Eric Linklater’s brilliant new novel tells the story of a double existence. Evan Gaffikin, sixtyish, grumpy and bored with his dull commercial success, discovers and develops his power to dream: to dream in such depth and in such glowing reality that he is able to escape his ordinary existence. Scenes from Gaffikin’s real life alternate with his surrealistic, vivid, and often hilariously bawdy forays into the world of unreality. As his dream-world and its remarkable characters gradually get the upper hand, the tension of the novel rises, ending in a climax on a yacht off the Hebrides.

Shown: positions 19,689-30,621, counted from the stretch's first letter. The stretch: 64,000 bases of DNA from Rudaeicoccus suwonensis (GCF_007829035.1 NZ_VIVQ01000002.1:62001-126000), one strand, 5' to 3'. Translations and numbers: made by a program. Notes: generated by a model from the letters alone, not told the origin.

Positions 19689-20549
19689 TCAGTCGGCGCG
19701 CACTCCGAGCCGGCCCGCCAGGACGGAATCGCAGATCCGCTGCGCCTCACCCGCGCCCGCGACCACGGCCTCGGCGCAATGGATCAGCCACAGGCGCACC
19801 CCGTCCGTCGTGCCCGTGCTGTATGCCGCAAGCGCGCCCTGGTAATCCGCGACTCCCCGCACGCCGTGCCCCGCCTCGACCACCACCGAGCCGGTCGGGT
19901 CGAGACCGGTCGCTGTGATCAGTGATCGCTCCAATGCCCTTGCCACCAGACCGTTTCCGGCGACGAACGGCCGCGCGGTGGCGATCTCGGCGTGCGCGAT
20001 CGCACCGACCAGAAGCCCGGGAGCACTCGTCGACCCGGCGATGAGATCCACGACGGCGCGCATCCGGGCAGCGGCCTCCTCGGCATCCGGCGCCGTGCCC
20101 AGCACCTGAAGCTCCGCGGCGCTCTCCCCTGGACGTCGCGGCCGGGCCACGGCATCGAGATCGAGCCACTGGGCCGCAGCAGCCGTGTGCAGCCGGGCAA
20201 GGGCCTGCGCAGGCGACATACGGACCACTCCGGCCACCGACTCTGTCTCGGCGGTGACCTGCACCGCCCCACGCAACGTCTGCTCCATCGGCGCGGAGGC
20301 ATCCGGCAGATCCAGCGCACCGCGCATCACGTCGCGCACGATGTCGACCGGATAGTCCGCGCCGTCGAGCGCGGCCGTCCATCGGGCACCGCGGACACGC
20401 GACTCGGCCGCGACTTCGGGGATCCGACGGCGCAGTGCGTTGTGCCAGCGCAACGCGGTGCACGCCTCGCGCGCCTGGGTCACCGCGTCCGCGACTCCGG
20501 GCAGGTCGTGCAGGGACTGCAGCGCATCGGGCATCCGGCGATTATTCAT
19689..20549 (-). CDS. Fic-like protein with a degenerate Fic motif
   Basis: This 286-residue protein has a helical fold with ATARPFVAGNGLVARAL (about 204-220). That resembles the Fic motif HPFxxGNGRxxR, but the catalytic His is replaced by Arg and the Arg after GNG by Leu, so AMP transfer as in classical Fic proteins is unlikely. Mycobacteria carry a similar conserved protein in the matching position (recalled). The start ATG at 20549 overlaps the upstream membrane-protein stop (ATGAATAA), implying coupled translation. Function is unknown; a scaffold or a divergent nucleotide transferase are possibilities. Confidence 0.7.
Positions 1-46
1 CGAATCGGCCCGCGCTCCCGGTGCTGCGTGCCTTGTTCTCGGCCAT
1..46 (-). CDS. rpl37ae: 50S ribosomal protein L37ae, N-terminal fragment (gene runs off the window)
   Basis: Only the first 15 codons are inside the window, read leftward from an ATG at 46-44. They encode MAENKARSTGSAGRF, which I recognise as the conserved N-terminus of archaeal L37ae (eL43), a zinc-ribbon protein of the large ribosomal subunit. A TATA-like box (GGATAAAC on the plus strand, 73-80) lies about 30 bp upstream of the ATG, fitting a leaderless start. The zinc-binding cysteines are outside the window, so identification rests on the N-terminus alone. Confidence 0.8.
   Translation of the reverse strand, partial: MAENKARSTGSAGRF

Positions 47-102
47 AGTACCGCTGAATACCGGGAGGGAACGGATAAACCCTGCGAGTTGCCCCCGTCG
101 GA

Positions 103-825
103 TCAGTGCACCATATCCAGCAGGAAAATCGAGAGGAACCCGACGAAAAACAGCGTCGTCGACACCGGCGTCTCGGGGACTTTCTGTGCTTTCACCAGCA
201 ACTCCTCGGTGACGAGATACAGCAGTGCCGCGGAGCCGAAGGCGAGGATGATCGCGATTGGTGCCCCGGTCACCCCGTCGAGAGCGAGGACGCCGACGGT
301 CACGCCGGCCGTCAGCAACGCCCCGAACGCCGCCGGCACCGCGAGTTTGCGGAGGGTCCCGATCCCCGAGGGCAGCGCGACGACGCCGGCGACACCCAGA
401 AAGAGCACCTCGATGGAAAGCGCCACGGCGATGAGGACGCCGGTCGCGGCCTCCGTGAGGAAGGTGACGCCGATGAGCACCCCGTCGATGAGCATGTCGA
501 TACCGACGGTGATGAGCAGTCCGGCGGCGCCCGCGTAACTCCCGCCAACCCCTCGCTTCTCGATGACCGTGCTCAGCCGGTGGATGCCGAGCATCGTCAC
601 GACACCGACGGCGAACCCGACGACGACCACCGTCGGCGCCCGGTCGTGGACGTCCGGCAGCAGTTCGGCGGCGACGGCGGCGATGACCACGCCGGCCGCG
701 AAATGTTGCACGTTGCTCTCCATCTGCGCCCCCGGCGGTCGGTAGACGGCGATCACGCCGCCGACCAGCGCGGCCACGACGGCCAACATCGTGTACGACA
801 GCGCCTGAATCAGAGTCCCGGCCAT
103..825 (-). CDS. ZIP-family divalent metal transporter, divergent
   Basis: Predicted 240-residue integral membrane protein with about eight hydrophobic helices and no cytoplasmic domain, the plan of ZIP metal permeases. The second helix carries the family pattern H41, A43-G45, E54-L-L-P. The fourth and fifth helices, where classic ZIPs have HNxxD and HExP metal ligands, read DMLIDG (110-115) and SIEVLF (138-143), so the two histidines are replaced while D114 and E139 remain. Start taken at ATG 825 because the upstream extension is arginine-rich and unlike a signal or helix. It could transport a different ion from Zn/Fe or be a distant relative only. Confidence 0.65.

A Terrible Freedom could, perhaps, be described as an idiosyncratic venture into the realm of science fiction; but it may be preferable to see it as a conventional novel built with classical composure of unconventional material. Either way it is a tour de force of imagination and narrative skills.